A Virginia student is facing prosecution in Prince William County for allegedly stealing a carton of milk from the school cafeteria. Need we say the student is an African-American male? Need we also add the student, along with his parents, said he qualifies for the free lunch program that includes a carton of milk? The school resource officer, who accused the teen of theft, allegedly grabbed him by the neck, handcuffed him and charged him with disorderly conduct and larceny. Need we also say the school resource officer is also African-American?
The student, who has been identified by name in other media despite the fact he is a minor, claims that when he got his free lunch, he forgot to also get a carton of milk. When he returned to the lunch line to get the milk he was approached by the officer. According to a Washington Post report, the student said he put the carton back over orders by the officer to take it to the principal’s office. The officer, on the other hand, said the teen threw the milk back at him, pushed him and tried to get away.
While the facts of the case may be in question, what is clear is that prosecuting students over a 65-cent carton of milk provided as part of the National School Lunch Program could not be what legislators had in mind when they enacted the National School Lunch Act 70 years ago.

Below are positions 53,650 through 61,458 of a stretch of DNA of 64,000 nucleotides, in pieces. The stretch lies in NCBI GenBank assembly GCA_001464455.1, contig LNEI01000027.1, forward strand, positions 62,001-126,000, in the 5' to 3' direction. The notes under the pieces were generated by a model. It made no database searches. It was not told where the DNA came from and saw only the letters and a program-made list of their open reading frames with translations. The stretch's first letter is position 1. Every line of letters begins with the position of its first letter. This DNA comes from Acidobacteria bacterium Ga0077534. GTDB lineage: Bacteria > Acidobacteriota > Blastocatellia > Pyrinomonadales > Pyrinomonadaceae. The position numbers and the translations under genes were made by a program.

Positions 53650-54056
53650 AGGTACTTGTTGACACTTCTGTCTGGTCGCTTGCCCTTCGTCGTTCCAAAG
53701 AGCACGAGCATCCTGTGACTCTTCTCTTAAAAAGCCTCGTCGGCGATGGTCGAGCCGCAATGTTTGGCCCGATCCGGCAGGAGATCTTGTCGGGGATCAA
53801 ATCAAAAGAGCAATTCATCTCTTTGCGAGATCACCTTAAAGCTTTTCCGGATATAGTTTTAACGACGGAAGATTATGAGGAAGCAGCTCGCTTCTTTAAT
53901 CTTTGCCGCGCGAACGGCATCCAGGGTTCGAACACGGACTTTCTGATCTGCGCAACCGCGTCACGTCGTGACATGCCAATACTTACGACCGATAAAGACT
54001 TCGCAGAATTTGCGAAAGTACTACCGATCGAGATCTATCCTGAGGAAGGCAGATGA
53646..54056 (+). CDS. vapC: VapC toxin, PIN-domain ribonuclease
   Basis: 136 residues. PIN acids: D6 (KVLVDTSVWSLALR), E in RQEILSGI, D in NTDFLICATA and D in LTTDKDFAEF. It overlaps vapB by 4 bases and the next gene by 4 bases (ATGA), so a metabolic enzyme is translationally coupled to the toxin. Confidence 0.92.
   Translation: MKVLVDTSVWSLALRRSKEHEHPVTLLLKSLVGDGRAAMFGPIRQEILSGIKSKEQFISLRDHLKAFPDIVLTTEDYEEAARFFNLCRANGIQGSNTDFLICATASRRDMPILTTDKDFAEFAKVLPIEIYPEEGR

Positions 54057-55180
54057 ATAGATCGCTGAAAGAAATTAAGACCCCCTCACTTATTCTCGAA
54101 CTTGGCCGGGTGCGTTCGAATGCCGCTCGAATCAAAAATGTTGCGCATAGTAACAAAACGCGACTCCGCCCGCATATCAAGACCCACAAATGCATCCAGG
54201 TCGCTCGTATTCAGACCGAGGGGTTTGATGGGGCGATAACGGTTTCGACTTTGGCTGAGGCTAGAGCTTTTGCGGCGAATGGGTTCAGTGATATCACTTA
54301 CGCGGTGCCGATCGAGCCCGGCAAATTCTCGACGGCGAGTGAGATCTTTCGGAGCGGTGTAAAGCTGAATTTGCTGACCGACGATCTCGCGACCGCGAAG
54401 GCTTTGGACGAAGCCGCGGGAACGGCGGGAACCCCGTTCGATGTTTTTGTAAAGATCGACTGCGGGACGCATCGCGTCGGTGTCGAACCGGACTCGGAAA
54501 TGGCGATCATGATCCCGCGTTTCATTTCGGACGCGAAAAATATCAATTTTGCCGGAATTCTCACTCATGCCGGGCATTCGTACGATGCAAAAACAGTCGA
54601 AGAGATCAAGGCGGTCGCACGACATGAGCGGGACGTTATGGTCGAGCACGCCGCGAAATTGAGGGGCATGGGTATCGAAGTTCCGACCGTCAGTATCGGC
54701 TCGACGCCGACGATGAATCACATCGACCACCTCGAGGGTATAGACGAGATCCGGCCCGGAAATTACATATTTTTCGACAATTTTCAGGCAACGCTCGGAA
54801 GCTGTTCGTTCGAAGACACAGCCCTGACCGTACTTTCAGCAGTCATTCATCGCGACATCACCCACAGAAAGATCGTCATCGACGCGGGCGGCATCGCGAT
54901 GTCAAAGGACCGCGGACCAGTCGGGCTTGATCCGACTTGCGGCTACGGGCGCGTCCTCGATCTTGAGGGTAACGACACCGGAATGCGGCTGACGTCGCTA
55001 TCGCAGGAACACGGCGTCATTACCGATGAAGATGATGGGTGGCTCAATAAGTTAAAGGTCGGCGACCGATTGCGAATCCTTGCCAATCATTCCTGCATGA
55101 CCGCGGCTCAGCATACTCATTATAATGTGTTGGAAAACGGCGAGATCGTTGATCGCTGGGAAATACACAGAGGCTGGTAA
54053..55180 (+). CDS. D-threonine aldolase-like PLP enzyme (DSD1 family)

President Harry S. Truman signed the Act in 1946, saying, “It is hereby declared to be the policy of Congress, as a measure of national security, to safeguard the health and well-being of the Nation’s children and to encourage the domestic consumption of nutritious agricultural commodities and other food, by assisting the States, through grants-in and other means, in providing an adequate supply of food and other facilities for the establishment, maintenance, operation and expansion of nonprofit school lunch programs.” Nowhere does the legislation, or any of its later revisions, intimate that children should be prosecuted for consuming an extra French fry, chicken nugget or carton of milk. And, we would argue that prosecuting children for such violates the expressed intent of the statute “to safeguard the health and well-being of the nation’s children …”
While this student denies he stole the milk, stolen meals have become a reality in school districts where students lack the money to pay for the reduced meals or snacks. Consequently, the USDA has required school districts to “institute and clearly communicate a meal charge policy” for children who do not have money in their account of in hand to cover the meal … or in this case, milk … at the time of service. It is difficult to believe that the parents at Graham Park Middle School would approve a policy that would lead to an arrest and prosecution when so many examples of alternatives are readily available. If there isn’t a policy, one needs to be established immediately and widely communicated to school administrators, school food service professionals, families, students and resource officers so that incidences like this will not happen again.